Lactic acid is present in our bodies constantly, and it’s usually harmless. As soon as your exercising is over, lactic acid levels go back to normal.
However, in rare cases, lactic acid can build up to life-threatening levels. The culprit can be some medical conditions such as shock, vitamin B deficiency, seizures, sepsis, liver failure, and cancer. Some medications like metformin, which is used to treat diabetes, or all NRTI drugs used to treat HIV/AIDS can also trigger severe lactic acidosis.
Does Lactic Acid Stay in the Body After Exercising?
Our muscles and red blood cells deposit lactic acid into our bloodstream, where it can experience different fates. It may convert back to pyruvate in an oxygen-rich cell and then enter the mitochondria, go through oxidative phosphorylation, and release large amounts of energy. Alternatively, it can become metabolized as a direct fuel source.
More importantly, the liver soaks up a significant amount of the circulating lactic acid and then converts it back into glucose through the gluconeogenesis process. The glucose can then enter the bloodstream and be used again as energy, or the liver stores it for its future use.
The breakdown of lactic acid releases hydrogen ions. When these hydrogen ions build up in the blood, they increase its acidity. This acidity is to blame for the burning sensation you feel during intense workout sessions.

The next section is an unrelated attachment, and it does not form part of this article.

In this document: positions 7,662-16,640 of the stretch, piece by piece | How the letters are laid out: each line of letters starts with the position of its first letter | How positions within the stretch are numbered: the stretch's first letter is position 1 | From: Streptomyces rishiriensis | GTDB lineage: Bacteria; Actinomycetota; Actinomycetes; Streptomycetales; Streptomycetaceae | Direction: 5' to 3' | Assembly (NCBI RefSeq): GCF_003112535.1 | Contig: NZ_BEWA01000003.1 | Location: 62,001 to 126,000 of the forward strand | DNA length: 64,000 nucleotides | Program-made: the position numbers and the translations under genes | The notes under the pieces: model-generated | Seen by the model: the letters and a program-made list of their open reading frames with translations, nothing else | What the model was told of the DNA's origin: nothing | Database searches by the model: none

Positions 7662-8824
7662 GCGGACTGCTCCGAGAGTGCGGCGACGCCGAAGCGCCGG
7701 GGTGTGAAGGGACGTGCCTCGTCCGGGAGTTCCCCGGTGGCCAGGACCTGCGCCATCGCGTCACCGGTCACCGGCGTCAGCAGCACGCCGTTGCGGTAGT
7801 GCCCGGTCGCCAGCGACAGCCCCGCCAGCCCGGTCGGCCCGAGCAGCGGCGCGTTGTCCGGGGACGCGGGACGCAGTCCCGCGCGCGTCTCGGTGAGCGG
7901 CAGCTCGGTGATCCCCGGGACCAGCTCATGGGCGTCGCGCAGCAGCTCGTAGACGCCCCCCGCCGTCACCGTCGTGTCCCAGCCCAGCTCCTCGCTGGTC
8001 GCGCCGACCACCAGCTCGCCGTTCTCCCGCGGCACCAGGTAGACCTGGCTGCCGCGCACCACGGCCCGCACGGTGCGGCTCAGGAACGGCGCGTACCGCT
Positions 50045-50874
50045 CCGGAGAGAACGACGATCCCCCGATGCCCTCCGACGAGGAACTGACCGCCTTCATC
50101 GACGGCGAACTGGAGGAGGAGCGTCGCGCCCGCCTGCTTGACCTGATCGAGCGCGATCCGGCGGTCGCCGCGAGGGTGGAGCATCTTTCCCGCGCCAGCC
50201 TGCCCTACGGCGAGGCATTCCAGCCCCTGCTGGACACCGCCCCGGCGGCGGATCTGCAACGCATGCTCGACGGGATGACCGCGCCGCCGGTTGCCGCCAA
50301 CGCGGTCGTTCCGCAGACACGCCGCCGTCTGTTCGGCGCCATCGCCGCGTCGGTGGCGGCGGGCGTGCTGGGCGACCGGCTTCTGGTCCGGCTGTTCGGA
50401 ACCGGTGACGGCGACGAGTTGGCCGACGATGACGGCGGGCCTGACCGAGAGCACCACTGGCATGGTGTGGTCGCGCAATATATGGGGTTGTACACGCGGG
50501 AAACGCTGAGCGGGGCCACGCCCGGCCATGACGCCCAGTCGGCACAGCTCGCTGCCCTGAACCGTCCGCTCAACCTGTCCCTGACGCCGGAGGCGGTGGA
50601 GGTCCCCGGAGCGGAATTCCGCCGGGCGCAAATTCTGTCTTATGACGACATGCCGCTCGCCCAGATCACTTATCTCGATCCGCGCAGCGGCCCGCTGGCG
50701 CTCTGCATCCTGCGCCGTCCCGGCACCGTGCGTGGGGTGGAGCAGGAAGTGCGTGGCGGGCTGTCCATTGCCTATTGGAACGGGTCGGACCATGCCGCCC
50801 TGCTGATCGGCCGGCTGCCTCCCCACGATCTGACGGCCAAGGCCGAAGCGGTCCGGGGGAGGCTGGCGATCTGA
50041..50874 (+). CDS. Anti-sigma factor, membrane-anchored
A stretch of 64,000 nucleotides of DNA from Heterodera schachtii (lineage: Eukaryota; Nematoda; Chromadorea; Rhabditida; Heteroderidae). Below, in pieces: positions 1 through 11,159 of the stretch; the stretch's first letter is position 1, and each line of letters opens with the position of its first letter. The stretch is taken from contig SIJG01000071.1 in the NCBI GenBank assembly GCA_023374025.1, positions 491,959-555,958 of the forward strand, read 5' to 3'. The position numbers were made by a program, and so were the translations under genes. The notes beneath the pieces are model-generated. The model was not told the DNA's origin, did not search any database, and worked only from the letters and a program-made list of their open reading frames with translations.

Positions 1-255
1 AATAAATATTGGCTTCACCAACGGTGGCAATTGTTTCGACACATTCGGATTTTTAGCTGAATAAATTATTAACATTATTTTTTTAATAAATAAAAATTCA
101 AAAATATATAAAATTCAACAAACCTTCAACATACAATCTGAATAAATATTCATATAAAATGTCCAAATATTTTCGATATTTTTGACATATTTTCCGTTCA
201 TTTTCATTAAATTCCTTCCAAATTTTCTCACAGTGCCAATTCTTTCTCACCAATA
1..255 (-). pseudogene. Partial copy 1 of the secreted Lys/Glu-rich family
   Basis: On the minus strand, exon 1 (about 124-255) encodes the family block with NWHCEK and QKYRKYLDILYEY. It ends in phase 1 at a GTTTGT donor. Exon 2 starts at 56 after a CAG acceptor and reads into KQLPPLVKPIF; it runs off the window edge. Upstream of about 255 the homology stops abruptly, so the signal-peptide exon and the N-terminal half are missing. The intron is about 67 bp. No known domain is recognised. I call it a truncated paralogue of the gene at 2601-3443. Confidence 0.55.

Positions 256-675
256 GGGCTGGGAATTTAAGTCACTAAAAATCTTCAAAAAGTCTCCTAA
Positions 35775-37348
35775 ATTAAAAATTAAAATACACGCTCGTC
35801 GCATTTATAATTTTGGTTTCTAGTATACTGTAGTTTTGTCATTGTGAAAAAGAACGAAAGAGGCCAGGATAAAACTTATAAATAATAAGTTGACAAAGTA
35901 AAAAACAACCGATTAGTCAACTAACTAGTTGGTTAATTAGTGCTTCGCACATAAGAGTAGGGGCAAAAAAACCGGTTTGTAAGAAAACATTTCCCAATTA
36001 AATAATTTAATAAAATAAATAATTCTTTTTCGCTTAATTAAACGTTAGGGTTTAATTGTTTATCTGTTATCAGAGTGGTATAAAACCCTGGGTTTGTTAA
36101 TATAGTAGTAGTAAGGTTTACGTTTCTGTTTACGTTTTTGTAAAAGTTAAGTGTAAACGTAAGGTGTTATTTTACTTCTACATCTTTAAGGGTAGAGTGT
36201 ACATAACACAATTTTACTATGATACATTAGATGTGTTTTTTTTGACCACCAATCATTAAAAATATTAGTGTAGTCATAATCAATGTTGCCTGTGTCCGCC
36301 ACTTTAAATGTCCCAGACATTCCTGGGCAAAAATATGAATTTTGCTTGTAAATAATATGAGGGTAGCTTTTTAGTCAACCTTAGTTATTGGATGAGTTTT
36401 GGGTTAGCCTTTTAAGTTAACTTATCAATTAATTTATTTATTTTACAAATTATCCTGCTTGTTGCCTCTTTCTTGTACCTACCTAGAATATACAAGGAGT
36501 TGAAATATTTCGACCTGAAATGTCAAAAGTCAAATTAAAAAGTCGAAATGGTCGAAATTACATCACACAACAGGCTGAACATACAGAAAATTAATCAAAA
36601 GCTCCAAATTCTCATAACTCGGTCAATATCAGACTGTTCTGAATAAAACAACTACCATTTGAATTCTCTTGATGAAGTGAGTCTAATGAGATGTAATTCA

Moreover, despite what the public believes, Delayed Onset Muscle Soreness or DMOS, which is the feeling of pain and soreness that comes after exercising, isn’t caused by lactic acid. It happens due to small tears and trauma that our muscles go through during heavy exercising.
Our bodies can use small quantities of lactate as energy. Studies suggest that lactate accumulation can help relieve the burn and cramps in muscles.
What Are the Symptoms of Lactic Acid Buildup?
The soreness you usually feel in your muscles after exercising isn’t due to lactic acid build-up or lactic acidosis. It’s because your muscles are recovering from the workout you’ve done.
However, severe lactic acidosis can make you feel cramps, burning, and weakness in your muscles. Other symptoms include nausea and vomiting, numbness, shortness of breath, and yellowing skin or eyes.